Bank of Canada Raises Key Interest Rate To 1.50%

  • Bank of Canada Raises Key Interest Rate To 1.50%

Bank of Canada Raises Key Interest Rate To 1.50%

Poloz recently said the impacts of the U.S.

Some people may have to dig a little deeper to cover mortgage payments after the Bank of Canada raised the key interest rate.

The Royal Bank of Canada said Wednesday it will increase its prime rate by a quarter of a percentage point to 3.70 per cent, effective Thursday.

The fourth rate increase since July 2017 comes as Canada grapples with the pressures of rising inflation and solid job growth despite an increasingly hostile US trade policy that could choke off demand from Canada's largest export market.

With the economy operating close to full capacity, waiting too long to start raising the benchmark runs the risk the central bank would have to introduce increases more aggressively, Caranci said. He added that the unknowns around trade could also include positive developments such as the successful renegotiation of the North American Free Trade Agreement over the coming months.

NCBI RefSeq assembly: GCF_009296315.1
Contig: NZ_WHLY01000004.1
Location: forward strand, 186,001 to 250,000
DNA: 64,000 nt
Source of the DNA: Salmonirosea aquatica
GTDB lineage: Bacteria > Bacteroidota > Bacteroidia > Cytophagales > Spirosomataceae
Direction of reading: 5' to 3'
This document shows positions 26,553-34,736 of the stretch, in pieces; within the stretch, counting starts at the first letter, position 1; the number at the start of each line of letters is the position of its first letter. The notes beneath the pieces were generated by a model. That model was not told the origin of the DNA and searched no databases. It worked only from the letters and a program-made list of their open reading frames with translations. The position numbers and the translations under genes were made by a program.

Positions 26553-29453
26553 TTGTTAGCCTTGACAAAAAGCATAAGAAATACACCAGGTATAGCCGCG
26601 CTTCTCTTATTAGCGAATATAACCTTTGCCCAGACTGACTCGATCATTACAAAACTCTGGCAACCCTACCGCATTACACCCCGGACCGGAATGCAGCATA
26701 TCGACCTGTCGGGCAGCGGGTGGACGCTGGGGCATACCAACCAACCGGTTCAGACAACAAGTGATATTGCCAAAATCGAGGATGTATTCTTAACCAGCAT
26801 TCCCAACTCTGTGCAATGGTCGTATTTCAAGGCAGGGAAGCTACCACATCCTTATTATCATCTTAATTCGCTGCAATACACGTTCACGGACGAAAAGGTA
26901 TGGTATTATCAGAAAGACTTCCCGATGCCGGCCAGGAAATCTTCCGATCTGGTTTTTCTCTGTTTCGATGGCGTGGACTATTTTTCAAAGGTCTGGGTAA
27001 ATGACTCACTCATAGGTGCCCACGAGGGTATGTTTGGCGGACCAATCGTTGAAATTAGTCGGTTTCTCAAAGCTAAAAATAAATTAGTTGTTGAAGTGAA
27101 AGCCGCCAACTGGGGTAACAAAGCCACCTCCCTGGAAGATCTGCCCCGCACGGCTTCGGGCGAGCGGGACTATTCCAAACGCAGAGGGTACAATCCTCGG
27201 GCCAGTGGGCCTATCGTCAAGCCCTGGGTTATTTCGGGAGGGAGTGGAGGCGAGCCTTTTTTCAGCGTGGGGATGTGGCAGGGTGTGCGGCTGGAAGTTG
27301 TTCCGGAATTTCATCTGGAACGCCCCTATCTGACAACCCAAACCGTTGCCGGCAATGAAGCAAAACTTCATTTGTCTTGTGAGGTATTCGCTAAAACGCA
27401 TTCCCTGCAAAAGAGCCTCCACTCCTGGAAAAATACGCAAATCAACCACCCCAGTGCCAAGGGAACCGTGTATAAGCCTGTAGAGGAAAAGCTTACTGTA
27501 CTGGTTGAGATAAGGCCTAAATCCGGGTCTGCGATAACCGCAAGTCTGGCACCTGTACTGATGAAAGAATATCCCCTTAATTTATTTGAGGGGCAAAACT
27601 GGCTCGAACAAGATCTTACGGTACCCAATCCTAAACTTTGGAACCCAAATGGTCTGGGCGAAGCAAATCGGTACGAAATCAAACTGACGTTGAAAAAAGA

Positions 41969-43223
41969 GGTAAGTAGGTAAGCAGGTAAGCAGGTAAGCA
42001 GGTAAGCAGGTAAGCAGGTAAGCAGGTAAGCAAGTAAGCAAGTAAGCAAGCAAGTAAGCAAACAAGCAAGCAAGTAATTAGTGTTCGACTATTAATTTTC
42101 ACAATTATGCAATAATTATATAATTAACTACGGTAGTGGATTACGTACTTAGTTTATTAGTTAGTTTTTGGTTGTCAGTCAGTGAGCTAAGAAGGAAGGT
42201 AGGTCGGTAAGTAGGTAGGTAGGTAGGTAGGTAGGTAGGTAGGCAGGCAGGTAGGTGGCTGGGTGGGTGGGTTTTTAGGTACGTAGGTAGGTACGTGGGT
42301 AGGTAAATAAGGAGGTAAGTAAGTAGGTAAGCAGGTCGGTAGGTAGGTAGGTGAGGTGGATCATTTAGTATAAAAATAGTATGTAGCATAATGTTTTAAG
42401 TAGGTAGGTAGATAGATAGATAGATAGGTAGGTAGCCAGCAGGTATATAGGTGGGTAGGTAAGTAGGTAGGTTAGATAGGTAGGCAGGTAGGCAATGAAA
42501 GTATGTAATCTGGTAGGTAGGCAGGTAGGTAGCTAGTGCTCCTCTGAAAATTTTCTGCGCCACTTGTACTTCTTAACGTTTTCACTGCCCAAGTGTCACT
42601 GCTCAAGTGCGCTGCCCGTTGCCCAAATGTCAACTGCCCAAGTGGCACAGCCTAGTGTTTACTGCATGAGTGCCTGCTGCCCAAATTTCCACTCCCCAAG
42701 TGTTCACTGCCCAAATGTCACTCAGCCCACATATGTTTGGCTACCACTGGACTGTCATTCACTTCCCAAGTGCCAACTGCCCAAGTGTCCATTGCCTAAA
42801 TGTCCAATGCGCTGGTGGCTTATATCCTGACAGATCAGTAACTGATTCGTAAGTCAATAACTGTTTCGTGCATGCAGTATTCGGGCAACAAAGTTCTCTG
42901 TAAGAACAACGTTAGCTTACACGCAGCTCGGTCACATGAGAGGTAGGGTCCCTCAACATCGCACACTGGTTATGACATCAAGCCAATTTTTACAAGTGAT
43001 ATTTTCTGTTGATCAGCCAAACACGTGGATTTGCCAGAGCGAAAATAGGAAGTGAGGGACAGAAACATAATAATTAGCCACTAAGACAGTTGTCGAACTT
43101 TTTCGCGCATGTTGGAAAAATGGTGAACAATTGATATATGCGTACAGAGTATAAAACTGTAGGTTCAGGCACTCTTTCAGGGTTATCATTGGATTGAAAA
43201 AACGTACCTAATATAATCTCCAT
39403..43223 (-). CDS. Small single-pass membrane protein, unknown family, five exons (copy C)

The Bank of Canada also has its eye on how widening global trade disputes, including an intensifying battle between the USA and China, will affect the world's economy. The bank had been criticized for a surprise rate hike last September.

It means consumers with variable rate mortgages or upcoming mortgage renewals will have to pay more.

Poloz also signaled he was comfortable with how financial markets were interpreting the central bank's message, noting the hike was "highly anticipated". The Bank estimates that underlying wage growth is running at about 2.3 per cent, slower than would be expected in a labour market with no slack. CPI inflation is expected to edge up further to about 2.5 per cent before settling back to 2 per cent by the second half of 2019.

National Bank of Canada experts wrote in a note that Poloz may choose to err on the side of caution when it comes to future hikes because of threats of auto tariffs, which they warned, if applied, would have "unambiguously devastating economic impacts", particularly in Ontario.